When she opened her eyes, she had entered the in-between place again. Untethered by time and space, The Watchers came here to speak to one another. Zhen and her father were frozen in their positions, a still life tableau of wretchedness. The dismal apartment in Qingdoa receded, until it was nothing more than a blue dot. All around Ling was empty twilight, except for a vast, gossamer membrane that spread across all of space, dividing one nothingness from another. Made up of millions of interlocking dodecahedrons, each translucent segment of the screen was no bigger than her hand. Each was in turn was etched in a pattern of overlaid circles that resembled a flower. Caught between worlds again, Ling did not panic this time. She could only wait and watch.

Slowly, a scene materialized on the other side of the divide. An older woman appeared who looked to be from another time. The woman’s pale skin glowed in the flickering light of the cooking fire. She wore a long, linen robe, cinched in the middle with a woven belt, and stood stirring a large, steaming metal pot with both hands on a ladle. The small room had earthen walls, and Ling could see part of a thatched ceiling above. She watched transfixed as the pale woman turned away from her task, wiping her hands on her apron. She looked around the room expectantly as if hearing something then turned and looked directly at Ling. Her large, slate-colored eyes were unveering. “I can’t quite hear you,” she said, “but I know you’re there.”

“Who are you?” Ling asked, half out loud.

“You want to know what’s happening?” The woman said. “That’s understandable.”

“Yes,” whispered Ling.

“It’s a spiral—a loop,” said the pale woman, making a circular gesture with one hand in the air, her voice only intermittently audible.

“What is?” Ling said.

“— time — structure — events the same, circumstance — different —what is circular is eternal. Do you understand?” The woman’s words came through in bursts, like a radio with bad reception. Ling struggled to make out her meaning. The language was unfamiliar but somehow understandable.

“I can’t quite hear what —”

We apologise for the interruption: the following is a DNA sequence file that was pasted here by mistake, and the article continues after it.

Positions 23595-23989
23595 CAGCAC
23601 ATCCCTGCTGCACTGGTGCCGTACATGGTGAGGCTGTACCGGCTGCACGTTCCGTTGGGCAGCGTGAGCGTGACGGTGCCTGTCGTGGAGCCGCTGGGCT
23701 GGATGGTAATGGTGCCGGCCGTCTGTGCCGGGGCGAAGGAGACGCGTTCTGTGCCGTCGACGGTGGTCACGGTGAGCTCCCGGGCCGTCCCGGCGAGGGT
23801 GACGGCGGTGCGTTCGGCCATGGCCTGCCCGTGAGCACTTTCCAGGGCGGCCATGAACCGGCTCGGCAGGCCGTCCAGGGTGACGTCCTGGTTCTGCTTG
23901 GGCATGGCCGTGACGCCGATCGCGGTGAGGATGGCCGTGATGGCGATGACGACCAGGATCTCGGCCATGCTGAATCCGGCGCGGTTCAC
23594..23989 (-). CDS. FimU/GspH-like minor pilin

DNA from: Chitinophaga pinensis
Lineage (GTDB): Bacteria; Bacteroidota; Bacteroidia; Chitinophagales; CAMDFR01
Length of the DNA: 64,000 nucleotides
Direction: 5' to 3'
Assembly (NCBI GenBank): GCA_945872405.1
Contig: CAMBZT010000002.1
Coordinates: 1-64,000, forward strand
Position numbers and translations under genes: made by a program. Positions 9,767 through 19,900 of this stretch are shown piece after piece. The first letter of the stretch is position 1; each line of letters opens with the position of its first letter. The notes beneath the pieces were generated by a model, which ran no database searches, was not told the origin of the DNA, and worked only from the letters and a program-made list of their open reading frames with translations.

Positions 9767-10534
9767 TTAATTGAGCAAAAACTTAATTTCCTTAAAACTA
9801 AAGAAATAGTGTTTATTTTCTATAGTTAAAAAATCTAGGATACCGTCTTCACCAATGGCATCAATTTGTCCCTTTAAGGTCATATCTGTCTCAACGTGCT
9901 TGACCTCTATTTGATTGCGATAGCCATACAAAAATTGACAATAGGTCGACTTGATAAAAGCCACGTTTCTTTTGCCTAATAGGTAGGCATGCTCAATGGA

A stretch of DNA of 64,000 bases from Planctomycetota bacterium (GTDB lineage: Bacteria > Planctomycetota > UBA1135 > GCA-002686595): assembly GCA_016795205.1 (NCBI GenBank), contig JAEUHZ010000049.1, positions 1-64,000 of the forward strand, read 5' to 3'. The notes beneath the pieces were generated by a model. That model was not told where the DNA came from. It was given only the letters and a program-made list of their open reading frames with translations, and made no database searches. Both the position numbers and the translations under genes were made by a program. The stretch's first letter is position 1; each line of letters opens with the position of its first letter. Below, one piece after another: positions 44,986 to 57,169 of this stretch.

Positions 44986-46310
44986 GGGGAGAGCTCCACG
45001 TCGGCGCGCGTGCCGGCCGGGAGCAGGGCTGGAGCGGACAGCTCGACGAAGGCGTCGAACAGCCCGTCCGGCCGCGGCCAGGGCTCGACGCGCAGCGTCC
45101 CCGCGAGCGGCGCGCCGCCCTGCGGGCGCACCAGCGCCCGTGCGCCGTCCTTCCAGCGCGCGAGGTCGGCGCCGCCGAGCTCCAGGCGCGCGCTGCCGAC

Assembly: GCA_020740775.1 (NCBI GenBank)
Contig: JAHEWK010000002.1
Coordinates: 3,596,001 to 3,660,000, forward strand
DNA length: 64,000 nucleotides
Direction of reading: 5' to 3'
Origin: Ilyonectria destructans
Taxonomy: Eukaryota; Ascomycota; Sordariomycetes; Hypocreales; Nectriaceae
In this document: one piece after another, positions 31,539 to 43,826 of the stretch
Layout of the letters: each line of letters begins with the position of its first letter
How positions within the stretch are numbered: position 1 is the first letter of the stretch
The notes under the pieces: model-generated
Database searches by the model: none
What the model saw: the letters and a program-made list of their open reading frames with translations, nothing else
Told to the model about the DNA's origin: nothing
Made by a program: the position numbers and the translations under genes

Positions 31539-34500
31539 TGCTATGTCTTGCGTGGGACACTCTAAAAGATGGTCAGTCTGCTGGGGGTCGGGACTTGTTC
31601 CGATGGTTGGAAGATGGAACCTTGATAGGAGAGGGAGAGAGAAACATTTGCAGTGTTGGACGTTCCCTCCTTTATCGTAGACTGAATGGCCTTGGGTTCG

“Not with your ears,” the woman said, leaning forward. “Listen with this.” She tapped between her eyebrows. “Do you remember your vows?”

“No,” Ling said. “What vows?”

“Sworn duty to return? Give aid and comfort? The man wants release, help him.” The woman’s face rippled as if it was on the surface of water.

“He wants me to end his life,” Ling said. I don’t know how—or even if I should.”

“There is no ‘should’ with suffering. You do what you must and you do it quickly.”


“Use the shining hands,” the woman said as her face began to disappear beneath a watery substance. “You know how, Ling! Try to remember. It’s all in your —” The woman and her earthen room were suddenly gone.

“My what?”

The old man coughed violently and Ling was hurled back into the apartment in Qingdao, where no time had passed. Sworn duty, vows. What did she mean? Ling squeezed the man’s hand. “What is your name?” She said, searching his face.

“Yao Bing.”

“Are you sure this is what you want?”

“Yes.” His cracked lips curved into a smile.

“In the name of the Goddess Quan Yin,” the words came haltingly as if someone else were speaking through her, “and in the name of the Great Western Mother Xi Wangmu. Please help Yao Bing— please goddess, I ask you to take Yao Bing home.”

Ling’s heart pounded. The details of the room became hazy around her, but her vision suddenly sharpened. She could now see beneath the surface of Yao Bing’s skin, all the way into his internal tissue and organs. His blood pulsed like sludge through a narrow pipe, and his lungs were half flooded. A hazy bluish spiral was coiled all around his swollen heart, resembling a python curling about its prey. She knew Yao Bing could linger like this for days or even a week, but it would be a slow death and the pain would become unbearable.

Focus, focus, tune out everything. Ling’s own hands had gone transparent. She could see gelatinous buttons of cartilage in her fingers, and bolts of light moving through her neural network. In moments, her hands were no longer simply transparent, they had become pure light. The shining hands! As if directing a paint brush, Ling gently stroked her light fingers across Yao Bing’s face. He stared at her expectantly, blinking once. When she was sure he would not feel any pain, she plunged the gossamer hands inside his stomach. He twitched once, but lay still.

Use your mind to steer your life, the Shifu had once told her.You must learn to direct your thoughts. At first, the spectral fingers wobbled, breaking up like glimmering metallic shards as she dragged them through his body into his chest. If even a shred of doubt entered her mind, the hands disintegrated and could not do their work. I can do this, she told herself. I have done this before.